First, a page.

Having witnessed his parents being killed by a dark witch, Luke hopes to join the Malleus Maleficoruma, the brotherhood of men who dedicate their lives to hunting witches. Alongside a number of trials including self-inflicted wounds as an initiation, he must select a name from a book at random and has one month to kill the witch it lands on. Either he kills them in time, or he dies.
His fated choice is 16-year-old Rosamund Greenwood. The plan is for him to infiltrate the family as a stable-hand and seize the opportunity to kill her and return victorious, meaning he has all the time in his future to find and kill the witch who attacked his parents. It’s a simple task.
At its base, it has potential. It’s very old fashioned, which is a refreshing change in a mass of modern young adult novels, with female witches aiming to marry well and have a family, and it had its own charm. After one chapter with Rosa, however, and it’s clear to see her character is different from the horrible, evil creatures Luke believes them to be. She’s trapped in her home, being emotionally forced into marrying Sebastian, who comes from a rich family who would alleviate all of the family’s struggles. She wants to fight, wants to make her own way, and her defiance makes her immediately likeable.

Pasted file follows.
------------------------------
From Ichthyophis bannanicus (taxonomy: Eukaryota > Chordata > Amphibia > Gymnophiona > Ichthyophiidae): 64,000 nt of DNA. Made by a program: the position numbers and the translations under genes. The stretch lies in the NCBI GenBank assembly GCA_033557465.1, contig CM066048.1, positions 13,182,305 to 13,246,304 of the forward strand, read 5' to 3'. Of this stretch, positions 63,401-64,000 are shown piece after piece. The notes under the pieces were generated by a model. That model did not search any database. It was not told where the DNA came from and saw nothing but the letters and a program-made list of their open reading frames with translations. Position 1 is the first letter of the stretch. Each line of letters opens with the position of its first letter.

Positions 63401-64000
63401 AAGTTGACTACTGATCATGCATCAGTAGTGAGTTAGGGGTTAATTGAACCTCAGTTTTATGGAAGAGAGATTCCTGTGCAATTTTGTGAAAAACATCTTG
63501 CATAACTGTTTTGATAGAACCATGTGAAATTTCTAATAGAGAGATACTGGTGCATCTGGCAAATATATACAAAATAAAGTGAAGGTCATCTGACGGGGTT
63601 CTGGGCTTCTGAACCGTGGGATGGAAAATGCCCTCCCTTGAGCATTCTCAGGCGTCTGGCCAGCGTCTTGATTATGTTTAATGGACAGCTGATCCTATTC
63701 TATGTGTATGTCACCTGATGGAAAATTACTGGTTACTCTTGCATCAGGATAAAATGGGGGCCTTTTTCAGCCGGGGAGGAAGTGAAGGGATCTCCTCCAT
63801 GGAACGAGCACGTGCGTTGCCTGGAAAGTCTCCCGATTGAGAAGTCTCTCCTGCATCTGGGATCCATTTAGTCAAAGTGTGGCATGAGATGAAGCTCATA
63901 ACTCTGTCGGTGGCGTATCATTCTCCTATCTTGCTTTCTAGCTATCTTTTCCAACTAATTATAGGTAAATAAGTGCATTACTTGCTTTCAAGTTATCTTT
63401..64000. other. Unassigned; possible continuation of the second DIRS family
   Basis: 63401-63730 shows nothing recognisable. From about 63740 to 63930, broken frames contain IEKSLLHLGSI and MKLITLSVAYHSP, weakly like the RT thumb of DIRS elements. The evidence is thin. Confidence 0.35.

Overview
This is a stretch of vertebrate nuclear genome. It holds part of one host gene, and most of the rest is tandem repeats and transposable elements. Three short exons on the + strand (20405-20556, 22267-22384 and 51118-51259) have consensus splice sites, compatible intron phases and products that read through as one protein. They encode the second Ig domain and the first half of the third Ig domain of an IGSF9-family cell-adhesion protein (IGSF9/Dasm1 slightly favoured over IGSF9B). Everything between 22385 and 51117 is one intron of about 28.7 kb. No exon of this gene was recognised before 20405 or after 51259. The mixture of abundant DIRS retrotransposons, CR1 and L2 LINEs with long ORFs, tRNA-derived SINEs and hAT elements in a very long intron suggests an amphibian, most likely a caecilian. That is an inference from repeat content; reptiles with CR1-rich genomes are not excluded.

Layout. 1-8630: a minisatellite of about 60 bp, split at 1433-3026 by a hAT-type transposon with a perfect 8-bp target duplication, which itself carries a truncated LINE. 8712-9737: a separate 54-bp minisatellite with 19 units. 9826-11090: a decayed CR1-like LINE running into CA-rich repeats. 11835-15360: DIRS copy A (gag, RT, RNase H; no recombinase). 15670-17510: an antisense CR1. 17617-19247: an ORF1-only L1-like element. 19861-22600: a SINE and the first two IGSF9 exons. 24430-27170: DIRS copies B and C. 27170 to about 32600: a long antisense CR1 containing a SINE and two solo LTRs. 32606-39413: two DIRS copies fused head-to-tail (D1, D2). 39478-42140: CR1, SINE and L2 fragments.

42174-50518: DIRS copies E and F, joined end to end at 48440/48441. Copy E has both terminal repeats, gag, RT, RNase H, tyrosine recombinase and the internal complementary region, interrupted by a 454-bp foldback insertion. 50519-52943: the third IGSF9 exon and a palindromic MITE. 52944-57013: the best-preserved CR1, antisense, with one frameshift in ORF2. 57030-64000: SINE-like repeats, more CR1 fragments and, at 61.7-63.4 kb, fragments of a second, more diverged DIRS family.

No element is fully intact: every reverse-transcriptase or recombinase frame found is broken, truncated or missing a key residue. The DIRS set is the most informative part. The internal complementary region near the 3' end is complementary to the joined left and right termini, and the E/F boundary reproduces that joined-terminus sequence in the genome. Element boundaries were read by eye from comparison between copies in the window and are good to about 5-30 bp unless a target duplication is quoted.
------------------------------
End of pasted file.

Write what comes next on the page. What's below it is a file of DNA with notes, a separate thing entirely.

And the moment those details lock in, as well as her fiery beauty and personal strength there’s a predictable tone to the plot and, even with a few bumps along the way, that instinct proved completely accurate.
The details are good, with witches having their own individual colours, and the Knyvets certainly have a sharp and dark image around them, and it makes a point of distinction between their settings.
Witch Finder deals with the issues of the conscience, when everything you’ve been brought up to believe turns out to be wrong. What do you do when you choose between what is right in your head, and death? Do you sacrifice your happiness for your family, to save their finances, or do you follow your heart even if it makes your life unbearable? There’s so many questions, and it’s all tackled in an old fashioned kind of way, and it feels a lot more honest and believable than many others.
It’s an interesting book, and it sets up nicely for future installments. The element of surprise could have made it slightly better, rather than playing into the instinctive conclusion, but it’s definitely a book to recommend to young readers who like something a little supernatural.